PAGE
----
Montgomery County will have a new civic center -- in the old Silver Spring Armory -- and soon may have a rural conference center at Woodlawn, one of the county's historic Quaker farms, near Sandy Spring.
Bought recently by the Maryland National Capital Park and Planning Commission, the two properties would rank among the largest publicly owned meeting spaces in the county.
The Montgomery Planning Board last week approved a "concept plan" to renovate Woodlawn for a conference center, and asked the public's help in renaming the former National Guard Armory.
The $1.5 million renovation of the three-story brick armory in downtown Silver Spring is almost complete, and tentative bookings for its 10,000 square feet of space already are being made for this fall. A large area formerly used for drill practice will seat more than 450 people.
The planning board is considering renaming the 1927 building, known both as the Silver Spring Armory and National Guard Armory. The building and 1.6 acres, at Fenton Street and Wayne Avenue, were bought from the state in 1974 for $790,000.
The only other large, publicly owned civic center in the county is in Rockville. It is an 18-room, 19th century mansion of 65 acres near the center of the city. Rockville bought it in 1956 and added an auditorium that seats 500.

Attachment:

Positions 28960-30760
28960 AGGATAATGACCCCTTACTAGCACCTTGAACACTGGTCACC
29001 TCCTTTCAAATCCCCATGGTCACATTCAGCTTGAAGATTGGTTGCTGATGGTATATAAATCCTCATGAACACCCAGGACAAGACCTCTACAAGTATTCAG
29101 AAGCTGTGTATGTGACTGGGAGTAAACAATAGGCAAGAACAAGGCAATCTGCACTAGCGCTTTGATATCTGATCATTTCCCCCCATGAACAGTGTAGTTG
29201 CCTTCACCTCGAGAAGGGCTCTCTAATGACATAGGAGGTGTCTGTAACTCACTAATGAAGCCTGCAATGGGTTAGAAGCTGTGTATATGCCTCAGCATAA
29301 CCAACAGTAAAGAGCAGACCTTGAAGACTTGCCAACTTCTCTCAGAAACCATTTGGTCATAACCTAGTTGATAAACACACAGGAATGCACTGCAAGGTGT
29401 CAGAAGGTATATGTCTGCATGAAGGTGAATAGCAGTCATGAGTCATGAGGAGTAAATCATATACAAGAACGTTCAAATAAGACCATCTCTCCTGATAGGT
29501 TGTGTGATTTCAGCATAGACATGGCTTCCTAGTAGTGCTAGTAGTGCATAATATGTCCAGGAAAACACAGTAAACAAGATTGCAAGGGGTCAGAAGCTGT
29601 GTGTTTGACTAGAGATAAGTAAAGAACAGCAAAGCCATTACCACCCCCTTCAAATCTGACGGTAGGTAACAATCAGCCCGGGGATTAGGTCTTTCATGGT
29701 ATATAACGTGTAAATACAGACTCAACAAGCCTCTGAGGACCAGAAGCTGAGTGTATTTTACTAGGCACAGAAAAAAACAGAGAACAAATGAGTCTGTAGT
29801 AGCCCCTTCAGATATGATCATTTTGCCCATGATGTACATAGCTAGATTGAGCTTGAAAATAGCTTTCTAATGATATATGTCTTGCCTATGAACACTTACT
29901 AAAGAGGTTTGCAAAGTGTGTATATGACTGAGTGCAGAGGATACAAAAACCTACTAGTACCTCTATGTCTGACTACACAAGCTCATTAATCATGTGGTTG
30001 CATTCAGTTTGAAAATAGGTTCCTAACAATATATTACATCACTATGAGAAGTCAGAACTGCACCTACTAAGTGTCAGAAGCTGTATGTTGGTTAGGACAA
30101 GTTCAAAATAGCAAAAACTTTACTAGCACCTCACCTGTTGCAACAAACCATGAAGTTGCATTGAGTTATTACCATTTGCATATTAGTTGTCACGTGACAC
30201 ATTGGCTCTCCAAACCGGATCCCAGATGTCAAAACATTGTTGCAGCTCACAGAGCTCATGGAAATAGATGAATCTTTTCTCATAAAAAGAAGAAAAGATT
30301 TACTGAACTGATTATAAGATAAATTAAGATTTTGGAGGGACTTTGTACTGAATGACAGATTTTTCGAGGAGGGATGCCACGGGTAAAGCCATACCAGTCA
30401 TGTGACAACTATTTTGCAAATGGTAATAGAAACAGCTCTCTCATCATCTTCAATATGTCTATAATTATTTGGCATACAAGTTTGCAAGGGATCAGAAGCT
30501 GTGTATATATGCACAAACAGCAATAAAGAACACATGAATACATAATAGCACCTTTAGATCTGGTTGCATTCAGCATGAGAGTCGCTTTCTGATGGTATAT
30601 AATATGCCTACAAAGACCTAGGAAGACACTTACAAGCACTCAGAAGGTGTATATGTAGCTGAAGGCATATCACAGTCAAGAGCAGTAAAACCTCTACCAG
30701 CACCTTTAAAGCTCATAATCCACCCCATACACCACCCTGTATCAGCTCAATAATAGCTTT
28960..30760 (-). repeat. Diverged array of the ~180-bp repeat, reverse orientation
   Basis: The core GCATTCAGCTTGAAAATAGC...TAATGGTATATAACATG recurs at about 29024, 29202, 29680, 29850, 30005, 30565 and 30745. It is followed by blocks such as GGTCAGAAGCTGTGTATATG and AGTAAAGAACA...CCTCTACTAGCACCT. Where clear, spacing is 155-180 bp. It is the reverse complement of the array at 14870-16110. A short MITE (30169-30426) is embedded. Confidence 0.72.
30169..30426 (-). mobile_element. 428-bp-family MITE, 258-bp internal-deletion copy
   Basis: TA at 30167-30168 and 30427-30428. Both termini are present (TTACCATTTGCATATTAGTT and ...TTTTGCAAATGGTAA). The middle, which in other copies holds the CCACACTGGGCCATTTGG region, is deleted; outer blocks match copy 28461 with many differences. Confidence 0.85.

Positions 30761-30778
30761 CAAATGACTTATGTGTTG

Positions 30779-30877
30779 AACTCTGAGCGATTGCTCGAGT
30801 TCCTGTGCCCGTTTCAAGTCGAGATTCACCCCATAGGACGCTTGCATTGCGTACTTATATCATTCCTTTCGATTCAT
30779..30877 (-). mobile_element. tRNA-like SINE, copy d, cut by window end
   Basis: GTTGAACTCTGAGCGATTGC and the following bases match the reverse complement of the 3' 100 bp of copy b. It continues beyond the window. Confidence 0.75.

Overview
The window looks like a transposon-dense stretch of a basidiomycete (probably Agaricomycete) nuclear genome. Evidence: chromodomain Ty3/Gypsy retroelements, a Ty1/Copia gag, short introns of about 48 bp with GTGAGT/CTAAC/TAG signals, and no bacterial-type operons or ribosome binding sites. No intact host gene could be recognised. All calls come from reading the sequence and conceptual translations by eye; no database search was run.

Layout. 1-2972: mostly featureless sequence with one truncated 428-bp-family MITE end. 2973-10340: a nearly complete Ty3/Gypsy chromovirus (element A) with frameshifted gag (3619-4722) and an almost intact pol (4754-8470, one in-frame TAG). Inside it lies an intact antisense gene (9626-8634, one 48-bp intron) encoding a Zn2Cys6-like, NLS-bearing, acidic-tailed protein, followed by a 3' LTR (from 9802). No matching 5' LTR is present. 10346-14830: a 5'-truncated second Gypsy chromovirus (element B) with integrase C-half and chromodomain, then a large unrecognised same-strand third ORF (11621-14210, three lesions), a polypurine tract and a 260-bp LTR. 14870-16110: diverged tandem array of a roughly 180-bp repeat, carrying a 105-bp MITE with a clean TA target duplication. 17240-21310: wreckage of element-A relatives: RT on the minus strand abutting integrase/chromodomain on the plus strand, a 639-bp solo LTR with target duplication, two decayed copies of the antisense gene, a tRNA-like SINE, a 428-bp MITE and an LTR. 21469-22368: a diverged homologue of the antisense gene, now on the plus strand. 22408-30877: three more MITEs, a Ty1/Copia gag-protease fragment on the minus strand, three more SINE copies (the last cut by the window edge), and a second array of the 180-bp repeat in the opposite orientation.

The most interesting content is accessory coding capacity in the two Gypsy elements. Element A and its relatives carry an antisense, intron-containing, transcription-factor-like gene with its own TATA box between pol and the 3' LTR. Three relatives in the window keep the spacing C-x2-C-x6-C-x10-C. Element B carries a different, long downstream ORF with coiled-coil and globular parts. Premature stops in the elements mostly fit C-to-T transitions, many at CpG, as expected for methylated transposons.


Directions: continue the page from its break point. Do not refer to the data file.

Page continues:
The park agency bought Woodlawn, its stone barn and 82 acres last year for $550,000, and expects to spend between $125,000 and $160,000 to renovate it and redesign the interior of the large farmhouse to provide meeting space for about 50 people. The barn, now being used as a park police stable, also could be renovated. A park police substation is now housed in one of the farm's outbuildings.
Woodlawn, not connected with George Mason's Woodlawn Plantation south of Mount Vernon, was built by the Quaker Thomas family and occupied by a Quaker doctor, William P. Palmer, and his descendants until the 1920s, according to park historian Michael Dwyer. The park agency plans to employ live-in custodians at both the armory and Woodlawn.